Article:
When Nicola Copping, Editor-in-Chief at Selfridges.com, fell pregnant she turned to Instagram for advice. Here, exclusively for The Step Up Club, Nicola reveals the shapes, footwear and labels that she's turned to over the past 8 months. And the best news it that her most cherished pregnancy accessory turned out to be free. At the time I discovered I was pregnant, two of fashion’s serious trend setters, Mira Duma (pocket Russian fashion rocket) and Yasmin Sewell (cool London urbanite), were reaching the end of their pregnancies. For the six months previous, my Instagram feed had been deluged with images of their quite eye-bleedingly amazing maternity wear: Sewell in what seemed like her totally normal lustworthy non-pregnancy artist-meets-club-kid wardrobe, just with extra wiggle room, and Duma in an amazing khaki culottes- and-tunic combo one minute, linen maxi coat-dress cinched under the bust the next. The woman even looked sexy at eight months pregnant.
Man, here was serious maternity pressure.
Whilst determined not to forsake my own style during, nor could I imagine going to their high-level designer standards either. I couldn’t justify spending thousands of pounds on clothing I might only wear for a matter of weeks.
While my admittedly convenient place of work, Selfridges, doesn’t do maternity-wear per se, only in the last couple of weeks (I am now at week 30) have I felt it necessary to buy maternity-specific clothing. So here’s my top tip: don’t immediately equate pregnancy with maternity clothes. Many of the dress styles I wore pre-pregnancy work with a bump – the Cos concession at Selfridges was my go-to for its square tunic shapes and shirt dresses, ideal for a growing bump and 100% viable when my body (finally) returns to its original post-birth form.
Non-maternity clothes do the job for quite a few months: COS shirt dress, £59
Emancipate your waist: Etro silk tunic, £355
If you’re not into wearing tight clothes and flashing the bump – which I never was at work (I want people to look at my face, not the physical sign that I would be away from the office for a year) – that Scandinavian clean-line style of Acne, & Other Stories and Cos works a treat. I just went up one dress size to cater for the extra growth.
Sleek Scandinavian Style: & Other Stories dress, £55
I also avoided anything that cinched my waist from the minute I started to show – I just found it too uncomfortable. My pregnancy work uniform therefore consists of the aforementioned loose-fitting dresses plus a couple of great Topshop maternity jeans combined with some non-maternity square-cut tops or crisp masculine shirts that tend to be longer in length. For me, playing with proportion is still fundamental while pregnant: if the top half is a little, how shall we put this delicately, bulbous, I’d recommend keeping the bottom half slim, skinny jeans being the perfect counterbalance.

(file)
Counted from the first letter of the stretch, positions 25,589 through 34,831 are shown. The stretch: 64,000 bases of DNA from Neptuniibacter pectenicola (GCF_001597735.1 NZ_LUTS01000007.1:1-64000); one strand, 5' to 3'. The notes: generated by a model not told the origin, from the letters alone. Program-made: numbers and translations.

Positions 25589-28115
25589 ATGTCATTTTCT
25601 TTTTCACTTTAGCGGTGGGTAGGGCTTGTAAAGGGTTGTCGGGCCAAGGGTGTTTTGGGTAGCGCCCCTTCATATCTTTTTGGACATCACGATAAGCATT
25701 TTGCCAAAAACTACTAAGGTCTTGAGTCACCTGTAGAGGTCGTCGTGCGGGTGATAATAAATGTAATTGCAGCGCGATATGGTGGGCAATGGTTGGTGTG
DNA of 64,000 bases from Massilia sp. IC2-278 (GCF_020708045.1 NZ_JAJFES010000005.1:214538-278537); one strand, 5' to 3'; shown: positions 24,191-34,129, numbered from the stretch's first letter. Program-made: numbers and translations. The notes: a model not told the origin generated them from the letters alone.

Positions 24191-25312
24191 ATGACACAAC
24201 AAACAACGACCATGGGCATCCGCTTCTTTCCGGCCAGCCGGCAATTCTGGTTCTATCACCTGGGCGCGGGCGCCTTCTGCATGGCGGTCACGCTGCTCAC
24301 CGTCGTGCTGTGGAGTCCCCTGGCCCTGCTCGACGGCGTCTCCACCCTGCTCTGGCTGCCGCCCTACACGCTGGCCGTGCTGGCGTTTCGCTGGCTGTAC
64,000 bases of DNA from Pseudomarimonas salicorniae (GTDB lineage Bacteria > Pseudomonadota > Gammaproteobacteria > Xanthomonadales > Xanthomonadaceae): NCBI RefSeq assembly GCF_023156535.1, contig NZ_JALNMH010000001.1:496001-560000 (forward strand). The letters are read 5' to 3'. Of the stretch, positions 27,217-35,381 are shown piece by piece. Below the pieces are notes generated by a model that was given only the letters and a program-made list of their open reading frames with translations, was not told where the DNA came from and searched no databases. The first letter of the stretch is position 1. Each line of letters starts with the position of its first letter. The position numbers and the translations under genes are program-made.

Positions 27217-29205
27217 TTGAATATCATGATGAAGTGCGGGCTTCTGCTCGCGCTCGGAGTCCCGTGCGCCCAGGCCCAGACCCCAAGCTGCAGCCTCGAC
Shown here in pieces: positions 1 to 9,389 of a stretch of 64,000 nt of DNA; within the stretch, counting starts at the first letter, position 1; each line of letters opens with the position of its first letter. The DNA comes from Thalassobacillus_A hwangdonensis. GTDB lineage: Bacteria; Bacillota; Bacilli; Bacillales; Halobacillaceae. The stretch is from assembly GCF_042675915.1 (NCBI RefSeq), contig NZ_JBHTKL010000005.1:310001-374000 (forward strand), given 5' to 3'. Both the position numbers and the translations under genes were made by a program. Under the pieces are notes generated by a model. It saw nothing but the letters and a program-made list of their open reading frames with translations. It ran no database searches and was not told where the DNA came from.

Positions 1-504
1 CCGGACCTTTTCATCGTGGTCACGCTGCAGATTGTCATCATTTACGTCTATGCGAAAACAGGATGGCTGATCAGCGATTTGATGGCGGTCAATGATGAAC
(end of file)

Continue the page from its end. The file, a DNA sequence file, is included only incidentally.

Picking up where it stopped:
Get the basics right: Topshop Maternity Jeans, £3
And what about shoes? One of my Selfridges colleagues was in stilettos until the day she left for maternity leave. God respect that woman, because I succumbed to flats – at a push sturdy block heel ankle boots – mid-way through my second trimester. (I never trusted my ever-faltering balance; face-plants in the office are NEVER a good look). Luckily, flats seem to be chiming with the fashion zeitgeist, so you can get some lovely versions (particularly now with the summer months) which will also help cater for any feet swelling that may come.
Soothe the swelling: Office leopard print lace ups, £60
Luxury footwear need not include a heel, Nicholas Kirkwood slipper shoe, £300
The only other vital element was a larger bra (no matter what state your body is in, comfortable and well-fitting bras are crucial so I was fitted twice during my pregnancy) and of course a Baby on Board badge for the commute. It’s never going to make the fashion pages but to take the weight of the block heels and keep those tunics free of pregnancy sweat, it’s at the top of the accessory list.